Overbrook, Lower Merion Township, PA — Township Police responded to the Palmer Apartments located at 18 E. Lancaster Ave. in Overbrook for a report of parts stripped from an automobile.
The police report that on June 24, 2019, the victim parked an Acura CLS at the apartments parking lot on the east side. Days later, on June 28, the victim took the car only to find that it drove poorly and was very loud. On June 30. The car was taken to a repair facility where it was diagnosed as having had its catalytic converter stolen.
According to Police, the value of the theft was $1800, and the Police logged the call into their incident reporting system as a theft of parts.
The Police report that a few years ago thefts of catalytic converters were you common; today, it is not as common.
According to a leading automobile news website, thenewswheel.com, the reason that thieves target the catalytic converters is that the inside of the converter is coated with precious metals like palladium and platinum making it valuable.
To get their hands on the part, a thief can lay next to a car, and while reaching under the car, they cut the catalytic converter out in almost no time flat, which some experts say can be less than a few minutes. Thieves usually lay between two parked vehicles minimizing the chances to be seen when they steal the part. It is attractive to the thief since there is no sound of glass breaking, no worries about having to search the car’s interior only to come up empty-handed and most alarm systems will not detect the intruder, meaning that there is no loud car alarm.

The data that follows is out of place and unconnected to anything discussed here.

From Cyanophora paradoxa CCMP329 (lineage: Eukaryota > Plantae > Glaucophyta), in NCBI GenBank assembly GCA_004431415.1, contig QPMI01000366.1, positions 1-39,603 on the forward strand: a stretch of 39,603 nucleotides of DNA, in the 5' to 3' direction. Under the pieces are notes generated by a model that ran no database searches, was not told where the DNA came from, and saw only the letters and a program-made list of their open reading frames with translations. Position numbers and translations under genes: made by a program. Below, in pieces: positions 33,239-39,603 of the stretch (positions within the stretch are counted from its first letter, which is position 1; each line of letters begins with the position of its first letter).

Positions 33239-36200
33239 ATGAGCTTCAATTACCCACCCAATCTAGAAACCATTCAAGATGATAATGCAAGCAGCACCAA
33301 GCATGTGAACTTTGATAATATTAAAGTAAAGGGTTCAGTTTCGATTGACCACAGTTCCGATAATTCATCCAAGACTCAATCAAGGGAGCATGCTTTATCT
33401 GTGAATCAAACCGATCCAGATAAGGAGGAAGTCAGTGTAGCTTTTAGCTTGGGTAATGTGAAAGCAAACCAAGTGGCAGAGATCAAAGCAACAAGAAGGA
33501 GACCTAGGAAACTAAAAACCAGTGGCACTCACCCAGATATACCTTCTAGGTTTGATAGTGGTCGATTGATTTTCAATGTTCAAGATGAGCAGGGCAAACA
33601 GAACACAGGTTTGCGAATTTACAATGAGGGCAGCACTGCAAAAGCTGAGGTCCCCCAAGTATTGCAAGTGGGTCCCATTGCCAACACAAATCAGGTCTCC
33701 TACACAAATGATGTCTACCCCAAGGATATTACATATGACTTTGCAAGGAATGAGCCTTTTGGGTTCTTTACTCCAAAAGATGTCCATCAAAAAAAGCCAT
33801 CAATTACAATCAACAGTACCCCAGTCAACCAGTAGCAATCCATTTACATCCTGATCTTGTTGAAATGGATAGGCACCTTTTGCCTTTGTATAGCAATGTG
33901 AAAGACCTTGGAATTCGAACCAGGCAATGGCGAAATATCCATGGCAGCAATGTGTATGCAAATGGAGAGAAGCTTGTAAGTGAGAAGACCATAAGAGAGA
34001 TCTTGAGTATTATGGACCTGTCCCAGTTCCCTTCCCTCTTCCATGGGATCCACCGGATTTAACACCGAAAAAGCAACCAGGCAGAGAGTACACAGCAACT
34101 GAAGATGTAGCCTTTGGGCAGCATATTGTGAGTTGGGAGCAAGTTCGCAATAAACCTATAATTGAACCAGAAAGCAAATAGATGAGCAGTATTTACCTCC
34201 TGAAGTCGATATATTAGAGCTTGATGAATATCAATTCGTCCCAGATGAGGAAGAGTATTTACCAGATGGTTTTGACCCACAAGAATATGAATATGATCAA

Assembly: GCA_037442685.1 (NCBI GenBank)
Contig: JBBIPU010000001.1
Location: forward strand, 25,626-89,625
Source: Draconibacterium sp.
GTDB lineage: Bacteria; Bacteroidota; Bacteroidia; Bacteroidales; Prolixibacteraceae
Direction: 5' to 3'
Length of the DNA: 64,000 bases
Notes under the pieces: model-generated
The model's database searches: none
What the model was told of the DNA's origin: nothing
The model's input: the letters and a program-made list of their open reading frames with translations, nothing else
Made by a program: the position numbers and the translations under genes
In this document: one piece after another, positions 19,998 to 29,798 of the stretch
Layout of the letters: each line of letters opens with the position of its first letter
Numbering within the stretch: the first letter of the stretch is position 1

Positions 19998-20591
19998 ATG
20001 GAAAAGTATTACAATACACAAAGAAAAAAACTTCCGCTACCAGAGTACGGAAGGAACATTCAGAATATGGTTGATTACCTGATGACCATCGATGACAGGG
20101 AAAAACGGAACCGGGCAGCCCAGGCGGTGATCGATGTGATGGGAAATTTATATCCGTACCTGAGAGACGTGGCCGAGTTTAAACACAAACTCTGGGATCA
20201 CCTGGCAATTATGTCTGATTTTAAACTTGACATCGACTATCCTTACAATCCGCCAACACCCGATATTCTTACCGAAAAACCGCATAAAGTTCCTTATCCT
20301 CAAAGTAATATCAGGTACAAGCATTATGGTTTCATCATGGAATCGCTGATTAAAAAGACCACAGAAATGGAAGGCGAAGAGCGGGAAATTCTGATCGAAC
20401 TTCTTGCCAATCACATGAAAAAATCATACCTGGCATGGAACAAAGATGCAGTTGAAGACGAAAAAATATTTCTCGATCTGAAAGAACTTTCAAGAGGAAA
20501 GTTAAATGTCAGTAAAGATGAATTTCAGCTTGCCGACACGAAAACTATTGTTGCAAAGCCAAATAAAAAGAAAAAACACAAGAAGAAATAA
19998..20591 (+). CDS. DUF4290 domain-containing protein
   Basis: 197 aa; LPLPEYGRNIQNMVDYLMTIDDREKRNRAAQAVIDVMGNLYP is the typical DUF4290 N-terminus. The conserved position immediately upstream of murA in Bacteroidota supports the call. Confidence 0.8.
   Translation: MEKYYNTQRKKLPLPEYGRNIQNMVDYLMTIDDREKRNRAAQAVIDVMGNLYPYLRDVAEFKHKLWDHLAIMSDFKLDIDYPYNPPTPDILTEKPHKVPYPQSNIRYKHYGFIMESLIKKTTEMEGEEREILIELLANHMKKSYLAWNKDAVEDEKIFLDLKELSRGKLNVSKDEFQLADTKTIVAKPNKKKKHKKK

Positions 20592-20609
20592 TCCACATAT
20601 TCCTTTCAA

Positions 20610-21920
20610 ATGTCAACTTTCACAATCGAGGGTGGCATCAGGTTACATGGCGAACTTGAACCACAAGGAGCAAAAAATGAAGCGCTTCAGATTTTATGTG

The thief then takes the car part to a junkyard or parts dealer who may purchase it for $200 to $300. It is typical for junkyards and automobile parts yards not to ask any questions about where the parts originated.
The victims usually find out about the theft only when they go to drive the car. The catalytic converter is part of the exhaust system and as such, is hidden underneath the vehicle. You would only be able to see it was missing if you got on your hands and knees and looked at the exhaust system.
When the car is started, it usually runs loud, and the engine is rough, some would say it sputters. Dashboard indicators or warning lights like the check engine light are typically lit indicating a problem.
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